On the plus side, they were built to with collaboration and version control in mind. If you are collaborating in Word they provide a solution to every pain point you have faced. From seamless version control, easy collaboration, editing and simple merge functionalities.

A dedicated collaboration tool such as Simul Docs can save you time, stress and a whole heap of frustration.

The only real downside to a dedicated collaboration tool is the subscription price. Most tools will offer a free trial period, but then you will find yourself paying an ongoing fee.

2. Use Word Online

What is Word Online you ask?

Word Online is Microsoft Word, but instead of saving the files on your local computer, they are saved in the Cloud, accessible via your web browser.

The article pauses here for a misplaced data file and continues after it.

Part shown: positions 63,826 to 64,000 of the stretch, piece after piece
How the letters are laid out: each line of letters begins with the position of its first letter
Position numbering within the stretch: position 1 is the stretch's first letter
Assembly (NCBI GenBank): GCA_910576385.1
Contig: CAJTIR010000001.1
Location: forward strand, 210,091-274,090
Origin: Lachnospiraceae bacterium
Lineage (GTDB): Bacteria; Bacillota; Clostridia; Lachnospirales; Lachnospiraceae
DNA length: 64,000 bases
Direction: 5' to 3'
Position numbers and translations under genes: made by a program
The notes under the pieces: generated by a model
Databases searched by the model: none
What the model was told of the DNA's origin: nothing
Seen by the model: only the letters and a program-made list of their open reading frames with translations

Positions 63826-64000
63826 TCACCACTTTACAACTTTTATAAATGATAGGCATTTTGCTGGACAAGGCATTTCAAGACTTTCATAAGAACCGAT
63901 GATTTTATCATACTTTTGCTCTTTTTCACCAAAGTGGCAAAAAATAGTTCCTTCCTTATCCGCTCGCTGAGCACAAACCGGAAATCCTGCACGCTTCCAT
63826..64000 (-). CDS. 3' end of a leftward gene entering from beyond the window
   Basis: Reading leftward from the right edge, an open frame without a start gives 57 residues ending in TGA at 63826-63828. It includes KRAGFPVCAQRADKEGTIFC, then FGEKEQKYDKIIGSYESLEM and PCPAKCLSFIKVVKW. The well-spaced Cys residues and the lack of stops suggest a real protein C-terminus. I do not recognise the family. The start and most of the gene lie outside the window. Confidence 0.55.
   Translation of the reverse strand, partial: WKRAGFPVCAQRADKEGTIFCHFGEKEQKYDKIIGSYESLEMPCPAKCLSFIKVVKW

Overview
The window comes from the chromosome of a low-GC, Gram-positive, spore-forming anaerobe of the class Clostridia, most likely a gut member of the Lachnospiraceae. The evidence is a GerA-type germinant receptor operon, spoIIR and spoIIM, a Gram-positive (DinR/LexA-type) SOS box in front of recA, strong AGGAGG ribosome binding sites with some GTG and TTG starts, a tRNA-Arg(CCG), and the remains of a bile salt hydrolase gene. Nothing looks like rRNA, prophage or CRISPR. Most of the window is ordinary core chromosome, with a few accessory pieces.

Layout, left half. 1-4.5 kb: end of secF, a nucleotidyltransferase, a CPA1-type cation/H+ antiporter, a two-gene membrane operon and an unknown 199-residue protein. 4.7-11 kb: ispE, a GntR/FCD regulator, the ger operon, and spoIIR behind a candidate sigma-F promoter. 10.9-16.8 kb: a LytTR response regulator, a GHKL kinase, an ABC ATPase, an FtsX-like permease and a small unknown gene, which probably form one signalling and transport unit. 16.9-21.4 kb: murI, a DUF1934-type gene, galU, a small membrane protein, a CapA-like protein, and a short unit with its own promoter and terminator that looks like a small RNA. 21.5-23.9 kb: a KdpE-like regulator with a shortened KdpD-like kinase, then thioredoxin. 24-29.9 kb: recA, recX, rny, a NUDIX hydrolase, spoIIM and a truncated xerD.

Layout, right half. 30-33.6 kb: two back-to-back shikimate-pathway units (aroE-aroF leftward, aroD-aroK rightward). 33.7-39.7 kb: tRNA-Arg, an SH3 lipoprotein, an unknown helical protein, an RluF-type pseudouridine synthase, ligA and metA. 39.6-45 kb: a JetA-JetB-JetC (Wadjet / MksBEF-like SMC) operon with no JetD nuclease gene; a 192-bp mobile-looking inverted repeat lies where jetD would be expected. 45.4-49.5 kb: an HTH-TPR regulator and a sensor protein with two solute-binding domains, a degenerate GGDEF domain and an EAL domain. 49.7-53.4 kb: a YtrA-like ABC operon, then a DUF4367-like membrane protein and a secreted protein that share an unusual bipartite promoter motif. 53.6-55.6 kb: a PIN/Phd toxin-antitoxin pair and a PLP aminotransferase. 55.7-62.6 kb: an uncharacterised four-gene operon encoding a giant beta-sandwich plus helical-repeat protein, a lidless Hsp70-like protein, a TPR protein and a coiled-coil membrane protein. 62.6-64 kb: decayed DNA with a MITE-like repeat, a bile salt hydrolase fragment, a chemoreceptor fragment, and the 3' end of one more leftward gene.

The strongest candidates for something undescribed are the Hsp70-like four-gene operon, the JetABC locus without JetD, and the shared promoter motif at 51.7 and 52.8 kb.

This means you can access your Word documents from anywhere you can find internet access, you can share the documents online rather than attaching them to an email and see in real time when the last update was made.

The plus side to Word Online is that it’s free and user friendly, it still feels like you are working in Microsoft Word, just online. No new functions or steps to learn.

The main downside to Word Online is that the tool won’t alert you if you start working on a file simultaneously, leaving you with the old manual merge at the end.

Word Online is a simple and basic way to share your Word Documents online.

3. Use an Intranet Tool

Intranet tools such as Microsoft SharePoint have dedicated collaboration features built-in that make collaborating on Word Documents easier.

Sharepoint offers you two options when collaborating on a Microsoft Word Document: Real-Time Coauthoring, and Check Outs.